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My stone slab stair started rocking back and forth this spring. How can I properly fix it? Obviously it's very heavy, so lifting/moving it is a challenge. I'm in Ontario, Canada (in case it matters because the issue might have been caused by water freezing).

Here's the photo, the top stair is rocking:

enter image description here

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    Which bit is rocking? Longterm repair varies with that. A short term fix would be slamming a plastic shim into whatever gap you find when it moves. – Aloysius Defenestrate Apr 5 '17 at 18:47
  • Is there any existing mortar between the stone slabs? – Ed Beal Apr 5 '17 at 18:48
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    My other question is, how much water is coming through that downpipe? Half a roof? Only a little? Water saturation impacts soil heaving. You might consider moving the pipe away. – Aloysius Defenestrate Apr 5 '17 at 18:48
  • @AloysiusDefenestrate: Top stair is rocking back and forth (parallel to the house), about 1/16" of an inch or so. The downpipe drains away from house (via that white pipe, underground), about 10 feet away from the stairs, and down the slope, so I don't think it has any effect. – haimg Apr 5 '17 at 18:52
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    I am thinking when it froze there may have been enough space between the blocks for some dirt or small pebbles to get in causing the top to rock on the pivot point. Heavy stone like these keeps its shape and since it Did not wobble before it is probably something small between them. I would try using a flat crow bar like a wonder bar to slip between the stones and step on it to lift the top stone while spraying a water hose or compressed air to blow the debris out then remove the bar and see if that helped or moved the pivot point. – Ed Beal Apr 5 '17 at 21:42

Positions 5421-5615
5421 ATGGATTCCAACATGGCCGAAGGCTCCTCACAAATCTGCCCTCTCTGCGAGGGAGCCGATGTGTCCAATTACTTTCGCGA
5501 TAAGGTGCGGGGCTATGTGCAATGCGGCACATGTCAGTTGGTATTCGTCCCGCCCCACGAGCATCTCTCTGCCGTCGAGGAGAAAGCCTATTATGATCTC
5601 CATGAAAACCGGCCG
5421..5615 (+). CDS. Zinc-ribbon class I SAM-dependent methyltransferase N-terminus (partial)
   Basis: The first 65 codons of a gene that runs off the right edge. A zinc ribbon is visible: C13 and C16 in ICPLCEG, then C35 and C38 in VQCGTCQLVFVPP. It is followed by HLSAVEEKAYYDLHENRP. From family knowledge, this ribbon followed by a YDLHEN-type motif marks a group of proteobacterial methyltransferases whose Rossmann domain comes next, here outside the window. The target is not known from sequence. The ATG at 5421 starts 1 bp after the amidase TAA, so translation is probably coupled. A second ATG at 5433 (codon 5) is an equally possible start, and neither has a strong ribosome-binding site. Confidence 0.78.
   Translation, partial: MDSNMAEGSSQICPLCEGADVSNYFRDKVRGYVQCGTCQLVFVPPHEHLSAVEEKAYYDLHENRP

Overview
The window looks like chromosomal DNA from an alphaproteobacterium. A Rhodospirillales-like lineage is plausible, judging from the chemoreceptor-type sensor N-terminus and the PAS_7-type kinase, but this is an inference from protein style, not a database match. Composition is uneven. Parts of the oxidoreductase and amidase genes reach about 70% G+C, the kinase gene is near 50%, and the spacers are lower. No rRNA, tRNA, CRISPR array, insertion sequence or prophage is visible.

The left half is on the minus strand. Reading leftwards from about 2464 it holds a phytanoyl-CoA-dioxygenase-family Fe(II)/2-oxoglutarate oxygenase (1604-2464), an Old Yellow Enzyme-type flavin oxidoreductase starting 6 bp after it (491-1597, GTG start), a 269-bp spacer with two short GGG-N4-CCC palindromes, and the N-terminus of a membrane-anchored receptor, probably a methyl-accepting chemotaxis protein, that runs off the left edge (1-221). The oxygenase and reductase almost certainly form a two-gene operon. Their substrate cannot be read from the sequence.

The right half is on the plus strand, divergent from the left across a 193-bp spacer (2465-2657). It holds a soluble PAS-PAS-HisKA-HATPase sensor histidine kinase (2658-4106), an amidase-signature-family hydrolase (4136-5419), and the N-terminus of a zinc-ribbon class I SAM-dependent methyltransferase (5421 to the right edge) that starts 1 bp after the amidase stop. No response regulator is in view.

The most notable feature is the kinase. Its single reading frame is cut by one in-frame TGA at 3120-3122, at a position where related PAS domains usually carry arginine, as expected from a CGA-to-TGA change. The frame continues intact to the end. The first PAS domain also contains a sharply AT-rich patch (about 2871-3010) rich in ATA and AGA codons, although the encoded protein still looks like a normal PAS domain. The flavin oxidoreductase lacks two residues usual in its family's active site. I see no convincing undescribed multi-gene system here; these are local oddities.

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One approach is to pry up one of the tottering edges up slightly and inject exterior construction adhesive (some are rated for stone/masonry) a few inches in and staying well away from the outside edges. Then lower the stone and let it dry undisturbed.

When dry, this creates an adhesive wedge. Its sticking power is less important than its shape.

Obviously, if rearrangement or removal of the stone is someday needed, this makes it a bit more difficult, but not impossible.

However, if you think the problem is progressing, you need to address the underlying erosion problem before taking this step.

  • To "pry up" as with a pry bar, or did you mean something else? I'm afraid to chip the stone while wedging or prying it up... – haimg Apr 5 '17 at 19:41
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    Yes to a small pry bar. Stone is usually fairly resistant to chipping if done carefully. If it makes you nervous, you could tap in a wooden shim(s) until the gap is big enough to get the tip of your adhesive tube well into the gap. – bib Apr 5 '17 at 19:51

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